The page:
On interests, hobbies and skills

How to find your interests and how they differ from your skills and hobbies

You are a mix of your skills, hobbies and interests. Most people also confuse hobbies with their interests. There is a big difference between the two.

Your hobbies often cost money, but your interests can help you earn money.

Want to know how? Read on to learn how you can find and leverage your interests.


Your skills is something you currently get paid for. It's what you are good at. It's your job.

You might not like doing what you are doing, or you might do, but your skills put food on the table.

Skills is a compound of your previous interests, formal or informal education and serendipity. They are you.

All the previous choices you have made and the experiences you have had make up your current skill set.

Most of the knowledge workers sell their skills in the form of knowledge. They sell their expertise in form of time in exchange for money.

Depending on your skill set you can get paid a lot or a little, but you are most likely selling your time for money. A salary.

Skills are not your interests. But they might have been.


You hobbies is something you don't get paid for. If you get paid for them they are not hobbies. It's a job.

Hobbies often cost money. Travelling is a hobby, so is gardening or working out. Maybe your hobby is photography, cross-stitching or hiking. Maybe it's your dog.

Hobbies don't have to cost much but they often do. And they are worth spending money on.

Hobbies is something you do during your free time and you do it because it's fun. A hobby's main purpose is usually relaxation, meditation or pure enjoyment. Your hobbies help you forget all your worries and allow you to fully immerse yourself in the now. If only for a short moment.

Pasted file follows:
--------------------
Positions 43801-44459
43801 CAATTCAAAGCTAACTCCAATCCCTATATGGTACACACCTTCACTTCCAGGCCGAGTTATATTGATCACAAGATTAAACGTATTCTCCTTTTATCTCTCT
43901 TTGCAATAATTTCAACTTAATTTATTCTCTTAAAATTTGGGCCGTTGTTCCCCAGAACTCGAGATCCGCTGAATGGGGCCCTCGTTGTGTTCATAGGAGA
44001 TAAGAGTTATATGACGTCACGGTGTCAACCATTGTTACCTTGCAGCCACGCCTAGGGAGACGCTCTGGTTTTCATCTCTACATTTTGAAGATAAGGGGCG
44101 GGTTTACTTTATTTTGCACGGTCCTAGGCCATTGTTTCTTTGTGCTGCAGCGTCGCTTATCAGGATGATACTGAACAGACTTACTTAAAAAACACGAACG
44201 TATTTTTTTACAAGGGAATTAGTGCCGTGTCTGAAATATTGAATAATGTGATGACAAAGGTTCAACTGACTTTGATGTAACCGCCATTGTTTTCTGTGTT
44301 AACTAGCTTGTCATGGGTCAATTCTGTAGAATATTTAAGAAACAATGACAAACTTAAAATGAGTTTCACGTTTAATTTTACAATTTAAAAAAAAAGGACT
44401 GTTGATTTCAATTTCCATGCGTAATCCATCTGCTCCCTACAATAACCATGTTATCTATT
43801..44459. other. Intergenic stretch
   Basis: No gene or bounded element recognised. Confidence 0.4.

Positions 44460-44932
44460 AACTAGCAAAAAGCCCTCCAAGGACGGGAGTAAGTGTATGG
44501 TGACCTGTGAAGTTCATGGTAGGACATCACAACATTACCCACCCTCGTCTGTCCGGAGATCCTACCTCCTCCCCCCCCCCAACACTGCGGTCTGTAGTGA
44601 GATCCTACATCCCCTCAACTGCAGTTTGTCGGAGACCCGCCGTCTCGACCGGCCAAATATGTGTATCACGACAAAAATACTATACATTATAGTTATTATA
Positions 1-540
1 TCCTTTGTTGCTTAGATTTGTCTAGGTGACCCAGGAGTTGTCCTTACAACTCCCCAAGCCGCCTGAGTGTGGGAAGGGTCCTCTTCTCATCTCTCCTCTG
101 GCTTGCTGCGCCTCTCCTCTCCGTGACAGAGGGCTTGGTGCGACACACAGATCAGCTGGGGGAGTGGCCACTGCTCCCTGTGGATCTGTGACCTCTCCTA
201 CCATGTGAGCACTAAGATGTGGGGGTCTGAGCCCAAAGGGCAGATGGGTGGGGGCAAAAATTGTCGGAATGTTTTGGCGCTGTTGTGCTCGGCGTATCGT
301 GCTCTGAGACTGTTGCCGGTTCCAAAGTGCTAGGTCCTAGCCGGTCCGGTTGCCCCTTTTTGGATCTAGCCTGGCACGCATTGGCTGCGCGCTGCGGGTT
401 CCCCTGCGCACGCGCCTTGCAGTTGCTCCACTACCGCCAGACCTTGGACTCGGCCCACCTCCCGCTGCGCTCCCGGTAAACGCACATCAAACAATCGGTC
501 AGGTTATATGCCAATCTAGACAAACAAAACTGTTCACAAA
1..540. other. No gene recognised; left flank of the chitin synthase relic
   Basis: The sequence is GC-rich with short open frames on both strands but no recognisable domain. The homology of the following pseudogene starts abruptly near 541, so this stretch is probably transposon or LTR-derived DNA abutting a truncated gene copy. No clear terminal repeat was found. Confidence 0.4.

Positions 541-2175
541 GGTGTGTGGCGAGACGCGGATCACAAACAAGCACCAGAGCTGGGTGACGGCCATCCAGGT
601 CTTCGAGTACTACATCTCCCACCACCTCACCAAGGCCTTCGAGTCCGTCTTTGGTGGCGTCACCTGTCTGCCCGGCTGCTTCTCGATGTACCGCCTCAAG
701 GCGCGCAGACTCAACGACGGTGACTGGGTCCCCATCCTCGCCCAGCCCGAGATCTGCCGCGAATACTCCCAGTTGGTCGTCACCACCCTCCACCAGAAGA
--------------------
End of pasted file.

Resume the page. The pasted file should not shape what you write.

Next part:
You often use the money generated from your skills to sponsor your hobbies. Your hobbies are important for your well-being. You should try to keep them alive and set aside time for them regularly.

Hobbies are not your interests.


So what are interests if they are not your hobbies? In short, they are the seeds of your new skills. Skills yet to be learned. A seed that can grow into a beautiful tree that bears many fruits in the future.

Let me explain. The diagram below helps visualize the concept.

Interests vs. Hobbies

Here is the thing. Your interests don't have to be related to your current skill set, but they should help you expand it.

The interests are often found at the intersections. It's the missing skill. If you invest time and energy in a newly found interest you will expand your skills' circle after a while. Growth.

Interests have nothing to do with your passion or your purpose. You don't have to know your purpose. That's a much deeper question that very few people know the answer to.

Interests is you, learning.

But how do you find your interests?

How to find your interests#

There are a few questions you can ask yourself that can help identify your interests:

Spend time on them. Look for patterns.

Also, think about activities that make you lose track of time. That usually means you enjoy them.

Now that you’ve come up with things you’re interested in, choose the one that you feel most excited about right now. Don't worry, you can always come back to your other interests later.

Don't underestimate the power of the unconscious mind. There is energy waiting to be released.

Strike while the iron is hot.

How to earn money from your interests#

I said in the beginning that you can make money from your interests. That is only if you invest time and energy in them.

But don't worry about right now. That comes later. First thing you need to do is to get started.

Let your enthusiasm and curiosity be the primary driving factors, and the journey be the main focus.